Despite making a living as a contract technical writer for years, I never really given much deep thought to job hunting and resumes in particular until I started volunteering for my church’s Jobs Ministry. For so long, it was just part of the business and it got a lot harder when the economy began to tank. When it was time for me to get involved with the church and I thought all of my experience seeking work and dealing with recruiters could help somebody out. I had also been online as a job hunter since before it was cool.
One of my first personal challenges with volunteering was to really reflect on my experience job hunting online especially with my recent experiences using LinkedIn.The intersection of social media and resumes is something I am finding very interesting right now. When I first got online, you were on the leading edge if you owned your own domain where you posted your resume. Now with domain registry and web space costs at reasonable prices it is within reach of anybody wanting their own web presence. While I have a LinkedIn Profile, FaceBook profile, and tweet, I really don’t consider myself a social media maven but I realize its business value and that an online social presence for a resume has left the realm of tech industry-only early adopters and become a necessity for today’s proactive or passive job hunter across all industries.
LinkedIn is perhaps the best-known site for social resumes. Its growth means it is a force to be reckoned with even for job sites like Monster, Dice, and CareerBuilder who count on subscription fees from recruiters. Recruiters can now find candidates through LinkedIn using its search tools and/or their own extensive networks of LinkedIn contacts. The job boards have become a bit too commoditized since the dot com bust where recruiters can run keyword searches with reckless abandon and shotgun out emails with job openings that may or may not always apply raising the noise for job hunters. With every contract or job hunt over the past couple of years, I am noticing a rise in recruiters just searching on keywords without reading the resumes they find. This is disappointing because these same recruiters are becoming an unnecessary barrier for job hunters and employers alike. Many positive first impressions are lost in translation now because of the commodization of technical recruiting and low barrier of entry to job boards.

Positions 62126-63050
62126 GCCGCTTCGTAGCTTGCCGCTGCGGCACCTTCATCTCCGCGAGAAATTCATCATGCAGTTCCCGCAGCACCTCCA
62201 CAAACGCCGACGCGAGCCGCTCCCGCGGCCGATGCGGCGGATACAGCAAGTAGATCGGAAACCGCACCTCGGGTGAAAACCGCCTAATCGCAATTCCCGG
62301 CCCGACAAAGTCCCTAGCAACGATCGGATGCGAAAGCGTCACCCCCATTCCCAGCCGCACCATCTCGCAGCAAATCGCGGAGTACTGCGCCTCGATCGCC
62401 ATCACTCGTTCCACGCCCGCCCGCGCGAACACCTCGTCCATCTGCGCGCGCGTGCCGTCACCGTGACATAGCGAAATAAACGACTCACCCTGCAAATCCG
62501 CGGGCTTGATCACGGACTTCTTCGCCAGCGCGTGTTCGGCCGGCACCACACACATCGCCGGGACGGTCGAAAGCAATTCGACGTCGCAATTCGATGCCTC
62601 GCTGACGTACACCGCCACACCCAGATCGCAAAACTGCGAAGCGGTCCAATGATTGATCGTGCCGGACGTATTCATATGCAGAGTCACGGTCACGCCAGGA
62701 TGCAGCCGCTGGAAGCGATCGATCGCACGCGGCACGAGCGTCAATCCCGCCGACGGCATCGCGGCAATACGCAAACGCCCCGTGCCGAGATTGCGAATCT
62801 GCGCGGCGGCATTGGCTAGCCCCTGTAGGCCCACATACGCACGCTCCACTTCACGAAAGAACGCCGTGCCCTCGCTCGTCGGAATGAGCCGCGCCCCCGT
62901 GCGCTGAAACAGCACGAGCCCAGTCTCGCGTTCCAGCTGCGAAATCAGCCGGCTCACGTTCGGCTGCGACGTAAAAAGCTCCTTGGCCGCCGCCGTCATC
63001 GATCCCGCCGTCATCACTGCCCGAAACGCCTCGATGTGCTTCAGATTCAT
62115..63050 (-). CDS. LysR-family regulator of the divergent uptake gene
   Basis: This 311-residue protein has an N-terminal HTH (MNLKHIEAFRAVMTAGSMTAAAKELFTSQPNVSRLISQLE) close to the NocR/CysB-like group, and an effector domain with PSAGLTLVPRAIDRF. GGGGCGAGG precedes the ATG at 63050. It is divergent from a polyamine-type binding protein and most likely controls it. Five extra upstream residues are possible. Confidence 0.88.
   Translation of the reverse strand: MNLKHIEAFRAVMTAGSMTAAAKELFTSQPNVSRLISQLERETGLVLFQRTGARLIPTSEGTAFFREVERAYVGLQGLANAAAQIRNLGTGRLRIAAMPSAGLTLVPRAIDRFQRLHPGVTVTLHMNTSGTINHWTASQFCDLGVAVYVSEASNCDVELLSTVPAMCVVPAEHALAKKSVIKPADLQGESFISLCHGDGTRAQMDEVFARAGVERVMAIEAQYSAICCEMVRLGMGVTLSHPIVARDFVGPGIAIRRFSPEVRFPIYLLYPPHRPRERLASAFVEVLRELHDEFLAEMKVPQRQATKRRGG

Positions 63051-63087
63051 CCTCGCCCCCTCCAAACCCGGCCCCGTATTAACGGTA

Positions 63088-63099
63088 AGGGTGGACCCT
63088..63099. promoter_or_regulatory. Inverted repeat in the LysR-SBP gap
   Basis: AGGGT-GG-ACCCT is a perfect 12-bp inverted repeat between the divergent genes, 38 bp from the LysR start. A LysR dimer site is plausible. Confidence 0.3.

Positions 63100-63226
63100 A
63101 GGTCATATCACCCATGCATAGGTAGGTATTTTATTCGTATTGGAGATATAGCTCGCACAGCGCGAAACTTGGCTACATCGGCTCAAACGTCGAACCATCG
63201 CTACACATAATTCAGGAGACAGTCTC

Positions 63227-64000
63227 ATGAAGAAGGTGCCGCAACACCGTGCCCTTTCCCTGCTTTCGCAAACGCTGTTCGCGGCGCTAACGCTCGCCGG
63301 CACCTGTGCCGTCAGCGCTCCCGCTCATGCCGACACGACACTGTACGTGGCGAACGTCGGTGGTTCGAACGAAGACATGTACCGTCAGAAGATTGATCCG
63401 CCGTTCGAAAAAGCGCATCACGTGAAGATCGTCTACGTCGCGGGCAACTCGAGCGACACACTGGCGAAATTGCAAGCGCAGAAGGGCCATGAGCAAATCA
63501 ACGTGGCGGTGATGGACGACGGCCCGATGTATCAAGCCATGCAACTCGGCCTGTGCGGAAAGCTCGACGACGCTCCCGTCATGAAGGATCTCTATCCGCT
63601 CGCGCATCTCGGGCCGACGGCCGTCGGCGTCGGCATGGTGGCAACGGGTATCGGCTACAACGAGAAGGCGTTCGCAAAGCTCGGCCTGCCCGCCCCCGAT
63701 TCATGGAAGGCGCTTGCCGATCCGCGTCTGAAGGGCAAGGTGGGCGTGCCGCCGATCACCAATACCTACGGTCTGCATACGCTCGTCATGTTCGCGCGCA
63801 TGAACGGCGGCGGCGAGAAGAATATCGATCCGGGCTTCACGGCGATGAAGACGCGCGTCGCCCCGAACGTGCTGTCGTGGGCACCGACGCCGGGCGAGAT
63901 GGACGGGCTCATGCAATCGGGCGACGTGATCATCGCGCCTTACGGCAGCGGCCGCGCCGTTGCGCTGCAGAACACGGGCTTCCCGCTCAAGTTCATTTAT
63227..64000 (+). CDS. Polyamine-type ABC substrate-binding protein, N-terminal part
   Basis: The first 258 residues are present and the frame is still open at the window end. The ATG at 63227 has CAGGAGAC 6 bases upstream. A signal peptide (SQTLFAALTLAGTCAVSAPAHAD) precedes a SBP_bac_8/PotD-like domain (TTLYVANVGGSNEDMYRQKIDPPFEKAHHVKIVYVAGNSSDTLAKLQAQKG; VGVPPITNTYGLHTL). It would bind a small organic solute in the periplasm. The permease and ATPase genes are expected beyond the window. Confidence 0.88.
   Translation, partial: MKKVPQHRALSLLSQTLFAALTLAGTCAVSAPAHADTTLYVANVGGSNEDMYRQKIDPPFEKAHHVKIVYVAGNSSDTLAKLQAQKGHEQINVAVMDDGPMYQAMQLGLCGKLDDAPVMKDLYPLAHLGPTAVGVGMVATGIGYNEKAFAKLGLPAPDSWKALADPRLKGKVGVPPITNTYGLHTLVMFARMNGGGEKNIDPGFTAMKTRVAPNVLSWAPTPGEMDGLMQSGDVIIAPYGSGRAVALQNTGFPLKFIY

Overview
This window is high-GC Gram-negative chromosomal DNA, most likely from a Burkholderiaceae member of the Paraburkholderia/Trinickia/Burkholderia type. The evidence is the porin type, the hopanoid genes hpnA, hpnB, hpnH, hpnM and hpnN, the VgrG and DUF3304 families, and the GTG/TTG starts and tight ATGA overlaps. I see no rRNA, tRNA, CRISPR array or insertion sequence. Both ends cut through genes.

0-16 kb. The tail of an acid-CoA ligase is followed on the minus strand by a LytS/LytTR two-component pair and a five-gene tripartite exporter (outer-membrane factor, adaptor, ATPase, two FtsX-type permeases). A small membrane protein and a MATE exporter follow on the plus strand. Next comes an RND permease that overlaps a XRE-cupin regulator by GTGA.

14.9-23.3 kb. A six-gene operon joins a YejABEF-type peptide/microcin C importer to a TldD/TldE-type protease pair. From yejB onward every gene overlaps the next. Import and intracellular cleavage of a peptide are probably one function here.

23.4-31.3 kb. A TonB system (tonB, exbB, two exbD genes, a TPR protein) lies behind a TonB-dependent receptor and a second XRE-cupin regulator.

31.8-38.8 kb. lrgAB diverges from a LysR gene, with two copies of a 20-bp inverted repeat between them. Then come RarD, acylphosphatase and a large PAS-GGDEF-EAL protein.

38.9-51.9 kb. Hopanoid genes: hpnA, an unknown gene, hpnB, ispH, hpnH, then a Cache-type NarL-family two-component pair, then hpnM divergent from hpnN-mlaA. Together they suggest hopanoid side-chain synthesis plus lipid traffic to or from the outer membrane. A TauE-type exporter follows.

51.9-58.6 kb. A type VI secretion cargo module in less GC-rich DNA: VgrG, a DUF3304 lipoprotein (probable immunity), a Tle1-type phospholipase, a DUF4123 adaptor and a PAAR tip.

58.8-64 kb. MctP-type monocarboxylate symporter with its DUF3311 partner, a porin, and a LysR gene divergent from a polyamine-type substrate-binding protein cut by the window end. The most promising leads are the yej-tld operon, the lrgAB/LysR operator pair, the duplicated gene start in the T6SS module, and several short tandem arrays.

I’ve tried other sites like VisualCV.com and SlideShare for my resume as well. VisualCV.com doesn’t seem to be getting that much traction and the lack of updates on their web site and a Twitter feed with tweets mostly about their server issues (last updated in Oct 17). While Slideshare is best known for hosting presentations, it also is great for serving up resumes with social tools like integration with Facebook, LinkedIn, and Twitter. You also get the option to tag your documents. There are some other social resume sites out there like ResumeSocial and Emurse both of which I am checking out now for my own purposes and to review them for the Jobs Ministry at church. My initial experience with Emurse has been rather blase and I am seeing the site is another sign that AOL has gone from powerhouse to irrelevant online.
Even if you aren’t one to embrace social media, you shouldn’t dismiss the power of social media and the social resume in particular play in job hunting. While a lot of the old job hunting and resume etiquette still apply, it’s an online world and job hunters need to respect that and use social media to their best advantage to get the attention of recruiters and hiring managers.
Do you use a social resume?